In October 2017 the president Emmanuel Macron received in Paris nothing more and nothing less than Larry Fink. Do you remember who it is? Baptized in the media directly as the master of the universeis the president of BlackRockthe investment fund whose fortune is equal to the sum of the GDP of the three largest European economies: of Germany, UK and of his own France.

This man was summoned by the French government to present his reform program. That same year, the president of BlackRock’s headquarters in France, Jean Francois Cirelliwas invited to participate in the Public Action Committee. The committee was created by President Macron and its objective is to identify which structural reforms should be a priority, which cuts should be applied, which transfers to the private sector are convenient for the State do etc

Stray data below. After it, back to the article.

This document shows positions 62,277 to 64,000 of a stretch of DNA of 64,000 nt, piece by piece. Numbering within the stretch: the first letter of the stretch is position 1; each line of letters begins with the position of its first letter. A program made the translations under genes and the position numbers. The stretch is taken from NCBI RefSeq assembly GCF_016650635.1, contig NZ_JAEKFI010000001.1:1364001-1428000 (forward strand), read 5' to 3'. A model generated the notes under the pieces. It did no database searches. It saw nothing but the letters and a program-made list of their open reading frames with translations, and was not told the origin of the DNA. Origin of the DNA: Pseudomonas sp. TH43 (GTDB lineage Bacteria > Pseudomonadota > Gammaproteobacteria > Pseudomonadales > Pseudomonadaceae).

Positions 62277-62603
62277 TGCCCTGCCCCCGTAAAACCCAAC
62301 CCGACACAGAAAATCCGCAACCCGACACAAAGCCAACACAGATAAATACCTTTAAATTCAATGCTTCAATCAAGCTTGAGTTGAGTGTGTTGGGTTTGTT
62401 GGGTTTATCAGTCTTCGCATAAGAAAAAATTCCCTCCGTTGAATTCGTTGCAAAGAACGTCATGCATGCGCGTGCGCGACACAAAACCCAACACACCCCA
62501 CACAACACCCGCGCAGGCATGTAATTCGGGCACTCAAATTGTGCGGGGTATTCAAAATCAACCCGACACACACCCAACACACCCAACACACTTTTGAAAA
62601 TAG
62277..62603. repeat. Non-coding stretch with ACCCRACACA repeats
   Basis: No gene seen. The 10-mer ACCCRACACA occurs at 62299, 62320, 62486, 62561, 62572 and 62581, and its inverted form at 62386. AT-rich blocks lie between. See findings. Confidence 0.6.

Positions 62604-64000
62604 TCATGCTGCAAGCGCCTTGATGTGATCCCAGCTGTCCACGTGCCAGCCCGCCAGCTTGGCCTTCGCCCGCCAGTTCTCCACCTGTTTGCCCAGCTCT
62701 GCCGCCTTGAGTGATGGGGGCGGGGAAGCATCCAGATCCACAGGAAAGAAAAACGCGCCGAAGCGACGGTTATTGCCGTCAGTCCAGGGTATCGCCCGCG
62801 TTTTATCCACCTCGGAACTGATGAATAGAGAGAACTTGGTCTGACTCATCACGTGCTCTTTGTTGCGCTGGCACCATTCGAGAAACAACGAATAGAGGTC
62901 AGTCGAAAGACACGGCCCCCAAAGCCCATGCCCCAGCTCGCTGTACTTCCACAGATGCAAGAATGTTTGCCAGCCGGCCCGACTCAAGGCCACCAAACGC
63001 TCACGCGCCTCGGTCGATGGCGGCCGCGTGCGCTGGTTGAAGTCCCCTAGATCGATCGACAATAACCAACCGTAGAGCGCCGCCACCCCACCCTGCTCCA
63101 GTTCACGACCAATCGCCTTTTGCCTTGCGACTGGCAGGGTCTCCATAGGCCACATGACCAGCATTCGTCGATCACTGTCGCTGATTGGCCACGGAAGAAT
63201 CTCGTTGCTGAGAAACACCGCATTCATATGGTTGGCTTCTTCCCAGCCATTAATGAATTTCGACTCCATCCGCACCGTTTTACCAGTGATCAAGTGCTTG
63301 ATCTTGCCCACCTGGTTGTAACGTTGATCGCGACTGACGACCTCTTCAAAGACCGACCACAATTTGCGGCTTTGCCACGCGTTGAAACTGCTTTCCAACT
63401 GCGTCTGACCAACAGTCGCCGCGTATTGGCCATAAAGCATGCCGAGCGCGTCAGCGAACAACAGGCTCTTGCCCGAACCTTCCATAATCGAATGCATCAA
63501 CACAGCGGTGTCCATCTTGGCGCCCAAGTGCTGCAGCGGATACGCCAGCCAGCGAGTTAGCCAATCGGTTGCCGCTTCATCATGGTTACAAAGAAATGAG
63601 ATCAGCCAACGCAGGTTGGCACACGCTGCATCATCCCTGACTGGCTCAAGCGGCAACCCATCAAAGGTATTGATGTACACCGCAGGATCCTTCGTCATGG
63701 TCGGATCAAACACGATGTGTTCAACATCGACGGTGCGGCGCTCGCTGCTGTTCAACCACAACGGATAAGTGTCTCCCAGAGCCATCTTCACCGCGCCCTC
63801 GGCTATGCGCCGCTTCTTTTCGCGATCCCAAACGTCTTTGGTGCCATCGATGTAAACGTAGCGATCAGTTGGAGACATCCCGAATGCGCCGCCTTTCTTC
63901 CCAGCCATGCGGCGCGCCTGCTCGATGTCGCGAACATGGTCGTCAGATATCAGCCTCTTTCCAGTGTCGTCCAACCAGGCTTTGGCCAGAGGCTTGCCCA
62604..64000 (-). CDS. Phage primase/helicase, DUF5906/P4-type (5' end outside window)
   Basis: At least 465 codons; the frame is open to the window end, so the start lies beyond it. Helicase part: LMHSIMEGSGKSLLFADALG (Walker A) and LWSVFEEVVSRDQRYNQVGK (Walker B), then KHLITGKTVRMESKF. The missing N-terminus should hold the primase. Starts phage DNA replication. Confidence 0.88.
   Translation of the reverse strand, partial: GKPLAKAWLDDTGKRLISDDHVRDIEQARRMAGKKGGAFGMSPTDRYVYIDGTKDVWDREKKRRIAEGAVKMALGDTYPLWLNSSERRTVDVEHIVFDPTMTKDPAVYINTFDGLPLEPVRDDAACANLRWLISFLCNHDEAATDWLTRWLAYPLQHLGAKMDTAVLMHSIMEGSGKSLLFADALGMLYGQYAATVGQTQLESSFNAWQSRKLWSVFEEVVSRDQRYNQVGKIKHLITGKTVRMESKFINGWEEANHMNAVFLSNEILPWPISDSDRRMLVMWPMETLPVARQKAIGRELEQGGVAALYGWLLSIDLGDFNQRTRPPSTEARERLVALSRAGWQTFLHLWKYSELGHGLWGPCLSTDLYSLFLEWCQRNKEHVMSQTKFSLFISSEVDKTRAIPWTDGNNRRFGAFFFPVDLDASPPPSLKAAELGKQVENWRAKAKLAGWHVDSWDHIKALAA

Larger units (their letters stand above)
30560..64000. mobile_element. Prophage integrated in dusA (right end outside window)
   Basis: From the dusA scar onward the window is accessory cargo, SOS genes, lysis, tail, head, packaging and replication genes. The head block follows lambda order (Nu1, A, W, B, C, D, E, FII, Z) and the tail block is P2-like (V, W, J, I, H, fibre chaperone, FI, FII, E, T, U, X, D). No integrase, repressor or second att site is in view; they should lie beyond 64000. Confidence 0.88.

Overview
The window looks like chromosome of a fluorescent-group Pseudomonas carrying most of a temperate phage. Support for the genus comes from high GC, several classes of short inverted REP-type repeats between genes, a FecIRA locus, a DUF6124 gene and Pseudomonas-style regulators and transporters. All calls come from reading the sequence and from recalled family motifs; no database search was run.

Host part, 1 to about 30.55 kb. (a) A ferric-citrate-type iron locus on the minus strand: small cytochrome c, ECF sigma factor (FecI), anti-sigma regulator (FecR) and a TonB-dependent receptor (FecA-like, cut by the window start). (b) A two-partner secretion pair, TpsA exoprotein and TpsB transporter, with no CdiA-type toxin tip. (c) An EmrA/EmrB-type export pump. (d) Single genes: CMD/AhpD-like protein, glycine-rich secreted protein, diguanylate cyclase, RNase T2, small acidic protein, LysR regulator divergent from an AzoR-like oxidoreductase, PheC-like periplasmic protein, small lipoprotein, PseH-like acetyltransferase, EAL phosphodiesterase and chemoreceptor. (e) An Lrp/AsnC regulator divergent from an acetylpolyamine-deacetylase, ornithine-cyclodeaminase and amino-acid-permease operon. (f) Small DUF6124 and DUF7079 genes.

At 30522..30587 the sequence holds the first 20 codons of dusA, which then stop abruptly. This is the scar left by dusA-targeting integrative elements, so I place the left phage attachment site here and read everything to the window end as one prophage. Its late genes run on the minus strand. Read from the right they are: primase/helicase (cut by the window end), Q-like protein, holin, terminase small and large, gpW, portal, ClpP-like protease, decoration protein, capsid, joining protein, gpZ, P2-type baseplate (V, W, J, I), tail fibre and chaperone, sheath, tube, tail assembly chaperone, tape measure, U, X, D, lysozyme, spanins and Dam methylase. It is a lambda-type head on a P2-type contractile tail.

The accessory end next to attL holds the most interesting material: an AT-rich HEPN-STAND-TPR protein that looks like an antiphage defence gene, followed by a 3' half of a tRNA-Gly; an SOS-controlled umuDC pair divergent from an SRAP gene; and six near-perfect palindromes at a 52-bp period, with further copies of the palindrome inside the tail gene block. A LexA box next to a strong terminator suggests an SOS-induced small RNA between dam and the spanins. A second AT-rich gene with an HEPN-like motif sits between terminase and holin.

The meeting was not publicly announced and took place in conditions of some opacity, it was widely commented in France after a documentary came out that indicated that Larry Fink had met Macron several times after his election. Finally, the journal Liberation He also confirmed different meetings between the two. In addition to Macron, in 2018 he also met BlackRock representatives, Jean-paul delevoye, the author of the pension reform who in 2019 resigned from his position as high commissioner for pensions due to conflict of interest. He has received money from private companies while working for the Government, something expressly prohibited by the Constitution from that country.